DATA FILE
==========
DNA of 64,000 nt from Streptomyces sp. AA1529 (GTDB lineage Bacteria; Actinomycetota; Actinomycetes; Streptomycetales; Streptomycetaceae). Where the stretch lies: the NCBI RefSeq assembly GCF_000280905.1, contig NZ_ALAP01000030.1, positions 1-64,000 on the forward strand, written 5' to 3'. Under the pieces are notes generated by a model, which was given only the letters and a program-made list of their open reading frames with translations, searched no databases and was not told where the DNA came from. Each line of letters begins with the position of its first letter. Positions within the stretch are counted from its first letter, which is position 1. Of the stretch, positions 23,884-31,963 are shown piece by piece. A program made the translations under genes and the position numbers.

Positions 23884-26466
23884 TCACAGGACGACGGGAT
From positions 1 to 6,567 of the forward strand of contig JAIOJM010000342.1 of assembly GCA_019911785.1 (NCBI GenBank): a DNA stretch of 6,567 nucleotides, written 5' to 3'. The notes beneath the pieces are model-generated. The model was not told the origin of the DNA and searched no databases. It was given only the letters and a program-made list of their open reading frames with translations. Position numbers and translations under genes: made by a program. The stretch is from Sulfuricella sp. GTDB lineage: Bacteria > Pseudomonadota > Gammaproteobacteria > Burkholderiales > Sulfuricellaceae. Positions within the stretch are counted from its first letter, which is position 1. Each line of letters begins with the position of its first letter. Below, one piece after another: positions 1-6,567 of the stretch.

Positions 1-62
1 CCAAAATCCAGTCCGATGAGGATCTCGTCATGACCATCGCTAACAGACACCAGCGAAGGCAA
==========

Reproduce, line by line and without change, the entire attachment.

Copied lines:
DNA of 64,000 nt from Streptomyces sp. AA1529 (GTDB lineage Bacteria; Actinomycetota; Actinomycetes; Streptomycetales; Streptomycetaceae). Where the stretch lies: the NCBI RefSeq assembly GCF_000280905.1, contig NZ_ALAP01000030.1, positions 1-64,000 on the forward strand, written 5' to 3'. Under the pieces are notes generated by a model, which was given only the letters and a program-made list of their open reading frames with translations, searched no databases and was not told where the DNA came from. Each line of letters begins with the position of its first letter. Positions within the stretch are counted from its first letter, which is position 1. Of the stretch, positions 23,884-31,963 are shown piece by piece. A program made the translations under genes and the position numbers.

Positions 23884-26466
23884 TCACAGGACGACGGGAT
From positions 1 to 6,567 of the forward strand of contig JAIOJM010000342.1 of assembly GCA_019911785.1 (NCBI GenBank): a DNA stretch of 6,567 nucleotides, written 5' to 3'. The notes beneath the pieces are model-generated. The model was not told the origin of the DNA and searched no databases. It was given only the letters and a program-made list of their open reading frames with translations. Position numbers and translations under genes: made by a program. The stretch is from Sulfuricella sp. GTDB lineage: Bacteria > Pseudomonadota > Gammaproteobacteria > Burkholderiales > Sulfuricellaceae. Positions within the stretch are counted from its first letter, which is position 1. Each line of letters begins with the position of its first letter. Below, one piece after another: positions 1-6,567 of the stretch.

Positions 1-62
1 CCAAAATCCAGTCCGATGAGGATCTCGTCATGACCATCGCTAACAGACACCAGCGAAGGCAA